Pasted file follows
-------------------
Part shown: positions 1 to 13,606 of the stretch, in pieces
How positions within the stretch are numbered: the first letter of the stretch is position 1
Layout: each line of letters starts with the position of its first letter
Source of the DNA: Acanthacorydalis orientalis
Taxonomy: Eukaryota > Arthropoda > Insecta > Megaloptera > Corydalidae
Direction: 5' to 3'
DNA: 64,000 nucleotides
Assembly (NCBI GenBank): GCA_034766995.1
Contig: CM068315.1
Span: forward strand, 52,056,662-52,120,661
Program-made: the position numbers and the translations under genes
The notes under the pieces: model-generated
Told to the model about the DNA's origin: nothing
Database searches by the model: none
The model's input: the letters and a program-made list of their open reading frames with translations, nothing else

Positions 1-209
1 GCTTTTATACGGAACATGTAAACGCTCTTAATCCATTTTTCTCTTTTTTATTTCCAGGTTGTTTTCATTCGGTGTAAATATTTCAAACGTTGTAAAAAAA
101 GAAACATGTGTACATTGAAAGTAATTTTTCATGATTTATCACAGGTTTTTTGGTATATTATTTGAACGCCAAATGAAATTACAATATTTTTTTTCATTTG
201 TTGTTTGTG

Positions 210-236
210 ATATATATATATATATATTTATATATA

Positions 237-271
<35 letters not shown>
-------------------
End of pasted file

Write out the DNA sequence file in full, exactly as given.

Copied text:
Part shown: positions 1 to 13,606 of the stretch, in pieces
How positions within the stretch are numbered: the first letter of the stretch is position 1
Layout: each line of letters starts with the position of its first letter
Source of the DNA: Acanthacorydalis orientalis
Taxonomy: Eukaryota > Arthropoda > Insecta > Megaloptera > Corydalidae
Direction: 5' to 3'
DNA: 64,000 nucleotides
Assembly (NCBI GenBank): GCA_034766995.1
Contig: CM068315.1
Span: forward strand, 52,056,662-52,120,661
Program-made: the position numbers and the translations under genes
The notes under the pieces: model-generated
Told to the model about the DNA's origin: nothing
Database searches by the model: none
The model's input: the letters and a program-made list of their open reading frames with translations, nothing else

Positions 1-209
1 GCTTTTATACGGAACATGTAAACGCTCTTAATCCATTTTTCTCTTTTTTATTTCCAGGTTGTTTTCATTCGGTGTAAATATTTCAAACGTTGTAAAAAAA
101 GAAACATGTGTACATTGAAAGTAATTTTTCATGATTTATCACAGGTTTTTTGGTATATTATTTGAACGCCAAATGAAATTACAATATTTTTTTTCATTTG
201 TTGTTTGTG

Positions 210-236
210 ATATATATATATATATATTTATATATA

Positions 237-271
<35 letters not shown>